I was awarded one of the A-N review bursaries, which is exciting. Here I will document my interactions with various artists and curators as I visit them, and talk about my work and how it might achieve a higher profile. I am hoping that being one of the bursary recipitants will make people receptive to meeting me, and might help open some doors.
So, I have received all my feedback and information from my wish list of people. I found the bursary really useful in getting me face-to-face meetings with people who had interesting and useful information in relation to my work and how it can be devloped, which in turn I hope I shared to others and that they also found useful. Now I am going to put this information and critical analyses to good use and hopefully steer a steadier course for my practice. I have made some good contacts and this bursary has been very valuable to my artistic development. It has enabled me to take what I do more seriously. I hope to continue this blog with other news as it happens. So watch this space.
Had a meet with Jane of VARC which is an organisation that works in and with rural communities in Northumberland. They have a base in High Green where they sometimes show work. They have a residency program and a project fund, though it is best to check the site as they may be changing the project fund and what they do. http://www.varc.org.uk/ . I had a good chat about digital work, and if that might fit into their schemes. She thought if the concept was right then there is no reason why digital work couldn’t be part of the rural art scene. It also started to make me think about residencies, the VARC residency scheme is for a year, and you have to live there, which made me wonder how this could work if you were married, with kids or had rented accommodation somewhere else. Just the practicalities. I also talked with her about on-line distribution, and I felt it could be exciting to make something very specific and local about a place and people but through it’s specificity it had a kind of universalisim that would mean it could work on-line and appeal to a large global audience, because they recognised something of themselves in the work made. So I think there is the possibility to use performance and video in a rural context and then distribute that to a wide audience as well as showing it locally.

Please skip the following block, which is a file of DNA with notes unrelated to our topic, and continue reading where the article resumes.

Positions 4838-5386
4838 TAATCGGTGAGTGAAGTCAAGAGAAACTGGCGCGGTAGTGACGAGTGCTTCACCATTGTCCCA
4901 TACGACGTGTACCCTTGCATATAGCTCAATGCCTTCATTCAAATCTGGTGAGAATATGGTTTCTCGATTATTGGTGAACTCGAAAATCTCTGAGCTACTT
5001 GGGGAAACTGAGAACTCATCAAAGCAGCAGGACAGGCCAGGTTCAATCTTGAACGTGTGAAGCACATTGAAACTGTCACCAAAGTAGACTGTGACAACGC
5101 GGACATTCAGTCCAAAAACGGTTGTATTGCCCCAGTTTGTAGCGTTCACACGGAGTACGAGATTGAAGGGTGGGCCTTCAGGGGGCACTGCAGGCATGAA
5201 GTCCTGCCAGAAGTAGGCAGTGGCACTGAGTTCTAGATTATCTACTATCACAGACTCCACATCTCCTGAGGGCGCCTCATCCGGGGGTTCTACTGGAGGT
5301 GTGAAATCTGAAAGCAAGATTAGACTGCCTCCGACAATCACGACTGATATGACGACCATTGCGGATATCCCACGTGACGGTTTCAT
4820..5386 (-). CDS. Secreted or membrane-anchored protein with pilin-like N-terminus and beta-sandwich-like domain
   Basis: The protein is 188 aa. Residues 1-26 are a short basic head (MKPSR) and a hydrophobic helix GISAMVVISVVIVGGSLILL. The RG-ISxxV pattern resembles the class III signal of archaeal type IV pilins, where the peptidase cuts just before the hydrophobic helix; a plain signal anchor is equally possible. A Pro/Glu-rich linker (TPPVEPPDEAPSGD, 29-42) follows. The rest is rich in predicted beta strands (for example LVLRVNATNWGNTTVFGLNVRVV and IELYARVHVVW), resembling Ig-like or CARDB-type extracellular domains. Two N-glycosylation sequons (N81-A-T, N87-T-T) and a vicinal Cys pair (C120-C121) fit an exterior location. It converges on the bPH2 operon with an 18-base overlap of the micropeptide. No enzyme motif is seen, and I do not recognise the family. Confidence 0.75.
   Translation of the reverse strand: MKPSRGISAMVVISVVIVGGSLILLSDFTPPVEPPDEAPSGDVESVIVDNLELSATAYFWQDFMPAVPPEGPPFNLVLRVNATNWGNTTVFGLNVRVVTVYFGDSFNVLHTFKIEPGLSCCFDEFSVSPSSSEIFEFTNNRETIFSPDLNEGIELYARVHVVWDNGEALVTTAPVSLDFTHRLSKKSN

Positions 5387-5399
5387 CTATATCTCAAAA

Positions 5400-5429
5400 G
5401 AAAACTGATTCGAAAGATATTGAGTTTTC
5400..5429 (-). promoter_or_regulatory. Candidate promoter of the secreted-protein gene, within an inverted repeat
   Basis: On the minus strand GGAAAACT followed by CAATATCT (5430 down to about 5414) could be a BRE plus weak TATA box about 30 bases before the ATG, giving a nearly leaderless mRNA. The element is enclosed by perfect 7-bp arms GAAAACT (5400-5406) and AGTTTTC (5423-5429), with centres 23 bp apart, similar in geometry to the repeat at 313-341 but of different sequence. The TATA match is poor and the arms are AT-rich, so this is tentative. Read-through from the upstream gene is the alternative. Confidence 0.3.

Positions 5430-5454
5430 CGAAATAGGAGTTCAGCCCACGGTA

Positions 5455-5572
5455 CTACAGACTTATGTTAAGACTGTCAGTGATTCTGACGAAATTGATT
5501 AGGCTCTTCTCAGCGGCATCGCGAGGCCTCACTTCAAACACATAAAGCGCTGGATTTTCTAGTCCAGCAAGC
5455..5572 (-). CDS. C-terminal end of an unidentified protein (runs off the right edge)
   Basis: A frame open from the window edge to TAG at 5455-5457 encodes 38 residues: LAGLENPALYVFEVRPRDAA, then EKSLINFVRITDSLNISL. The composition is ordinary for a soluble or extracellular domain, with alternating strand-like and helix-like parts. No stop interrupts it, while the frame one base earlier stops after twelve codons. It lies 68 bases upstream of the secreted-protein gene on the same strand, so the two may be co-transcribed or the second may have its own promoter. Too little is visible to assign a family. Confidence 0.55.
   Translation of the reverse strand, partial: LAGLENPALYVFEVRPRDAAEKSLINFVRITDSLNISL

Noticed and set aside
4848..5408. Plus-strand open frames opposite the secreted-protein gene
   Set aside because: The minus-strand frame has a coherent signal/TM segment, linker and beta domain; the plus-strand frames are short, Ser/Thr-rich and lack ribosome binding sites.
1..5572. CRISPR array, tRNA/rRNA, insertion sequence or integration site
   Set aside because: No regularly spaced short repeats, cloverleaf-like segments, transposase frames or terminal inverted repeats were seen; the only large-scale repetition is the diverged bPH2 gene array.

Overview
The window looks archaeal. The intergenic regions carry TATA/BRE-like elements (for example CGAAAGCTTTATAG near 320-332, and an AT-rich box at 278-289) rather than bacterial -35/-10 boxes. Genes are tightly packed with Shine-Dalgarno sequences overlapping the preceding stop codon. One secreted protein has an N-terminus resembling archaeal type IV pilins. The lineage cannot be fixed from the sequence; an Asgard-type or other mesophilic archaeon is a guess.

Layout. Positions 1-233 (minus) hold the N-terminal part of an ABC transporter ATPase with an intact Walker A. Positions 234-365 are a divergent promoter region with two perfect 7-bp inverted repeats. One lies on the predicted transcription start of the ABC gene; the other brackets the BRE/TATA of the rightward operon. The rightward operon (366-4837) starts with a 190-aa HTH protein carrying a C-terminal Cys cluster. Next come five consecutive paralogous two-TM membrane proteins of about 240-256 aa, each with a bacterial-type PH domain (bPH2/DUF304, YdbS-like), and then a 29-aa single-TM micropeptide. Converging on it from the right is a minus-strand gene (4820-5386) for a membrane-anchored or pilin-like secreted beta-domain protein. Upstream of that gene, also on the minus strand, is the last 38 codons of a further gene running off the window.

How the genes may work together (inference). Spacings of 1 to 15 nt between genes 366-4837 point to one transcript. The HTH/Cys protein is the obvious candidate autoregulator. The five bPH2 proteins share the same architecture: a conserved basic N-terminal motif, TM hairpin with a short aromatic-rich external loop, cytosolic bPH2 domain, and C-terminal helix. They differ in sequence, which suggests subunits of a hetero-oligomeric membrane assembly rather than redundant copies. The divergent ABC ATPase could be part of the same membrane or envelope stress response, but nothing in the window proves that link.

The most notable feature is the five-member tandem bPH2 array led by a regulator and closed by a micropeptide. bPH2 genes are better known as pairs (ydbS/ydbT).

So, spoke with Mike Stubbs on Skype. Mike is the Director and C.E.O. of FACT in Liverpool, and is a really knowledgable curator dealing with digital media. It was a very involved discussion. One aspect that came up was that I call myself a video artist. Mike thought this was a bit old fashioned in today’s culture. He is right, thinking afterwards I realised I started calling myself a ‘Video Artist’ mainly to be clear with the public who are in my work. I wanted them to know if they got involved, it wasn’t a film, they were involved in, but an artwork, and that I wasn’t a film maker, but I used video. If anything I think of myself as more performance or installation, my last project were flipbooks in libraries in Gateshead and featured no technology beyond the printed books. But the point being is give a thought as to how you describe or label yourself when talking to curators etc. probably just the tag artist will do, without a defining prefix, as art is about ideas often independent of medium. FACT are also producers on the Channel 4 scheme called Random Acts, which are short interventions on TV. Mike began in making artists work for broadcast TV and the Random Acts strand looks like it could be a good opportunity for artists, giving them a platform to reach a large audience and to work in the televisual sector. Mike said that such schemes working with curators such as FACT meant they were able to steer the commissioners in new and different ways and enable artists to find and complete their vision. I have done a little TV and radio work and it can get you a greater level of exposure, so it might be something worth exploring, though much of it is through pitching and often they want it done and completed Yesterday. Recently I was rung up by Radio 4 one Thursday and told that Ray Harryhausen was dead, ‘I knew this’ and they wanted to do stop motion on the radio, and had I any ideas for the Sunday morning show ‘Broadcasting House’!, fortunately I did. Artangel did a series of audio interventions on BBC Radio 4 earlier in the year, and the reception was mixed. Often these slots are short, a few minutes long, but this structure can benefit artists who aren’t confined by narrative and story arc. These slots are also seen as interventions, artists disrupt the normal narrative flow of the schedules.